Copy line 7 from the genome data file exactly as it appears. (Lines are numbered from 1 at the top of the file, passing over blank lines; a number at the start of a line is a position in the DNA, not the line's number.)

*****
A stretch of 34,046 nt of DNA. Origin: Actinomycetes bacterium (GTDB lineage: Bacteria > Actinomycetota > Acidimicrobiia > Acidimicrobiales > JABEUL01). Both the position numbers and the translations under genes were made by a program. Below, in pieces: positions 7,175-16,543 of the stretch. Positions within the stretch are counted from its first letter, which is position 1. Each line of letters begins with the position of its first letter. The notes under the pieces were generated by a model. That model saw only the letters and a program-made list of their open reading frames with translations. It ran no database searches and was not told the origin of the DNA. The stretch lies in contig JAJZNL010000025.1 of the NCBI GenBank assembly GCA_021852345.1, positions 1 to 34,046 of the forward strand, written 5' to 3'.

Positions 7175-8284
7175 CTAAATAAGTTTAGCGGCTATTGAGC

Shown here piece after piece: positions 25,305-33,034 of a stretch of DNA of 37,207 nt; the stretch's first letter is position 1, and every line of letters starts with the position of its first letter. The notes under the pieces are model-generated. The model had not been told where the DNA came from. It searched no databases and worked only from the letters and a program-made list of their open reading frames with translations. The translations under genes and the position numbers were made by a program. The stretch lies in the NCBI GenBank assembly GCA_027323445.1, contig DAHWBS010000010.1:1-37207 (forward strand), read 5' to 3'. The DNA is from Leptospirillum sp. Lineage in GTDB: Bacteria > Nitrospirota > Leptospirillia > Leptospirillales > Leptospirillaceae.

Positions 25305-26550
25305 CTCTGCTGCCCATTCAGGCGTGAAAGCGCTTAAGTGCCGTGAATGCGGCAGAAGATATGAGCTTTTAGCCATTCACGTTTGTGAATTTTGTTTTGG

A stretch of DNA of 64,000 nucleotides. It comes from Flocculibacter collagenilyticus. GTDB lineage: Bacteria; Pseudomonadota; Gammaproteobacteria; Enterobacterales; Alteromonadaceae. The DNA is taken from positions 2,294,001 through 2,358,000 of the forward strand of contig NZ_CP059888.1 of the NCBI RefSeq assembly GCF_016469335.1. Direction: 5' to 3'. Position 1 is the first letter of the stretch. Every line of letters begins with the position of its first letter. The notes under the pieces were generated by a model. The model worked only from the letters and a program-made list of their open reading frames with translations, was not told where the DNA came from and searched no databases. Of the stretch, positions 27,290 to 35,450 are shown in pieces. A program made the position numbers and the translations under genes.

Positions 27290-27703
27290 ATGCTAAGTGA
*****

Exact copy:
A stretch of DNA of 64,000 nucleotides. It comes from Flocculibacter collagenilyticus. GTDB lineage: Bacteria; Pseudomonadota; Gammaproteobacteria; Enterobacterales; Alteromonadaceae. The DNA is taken from positions 2,294,001 through 2,358,000 of the forward strand of contig NZ_CP059888.1 of the NCBI RefSeq assembly GCF_016469335.1. Direction: 5' to 3'. Position 1 is the first letter of the stretch. Every line of letters begins with the position of its first letter. The notes under the pieces were generated by a model. The model worked only from the letters and a program-made list of their open reading frames with translations, was not told where the DNA came from and searched no databases. Of the stretch, positions 27,290 to 35,450 are shown in pieces. A program made the position numbers and the translations under genes.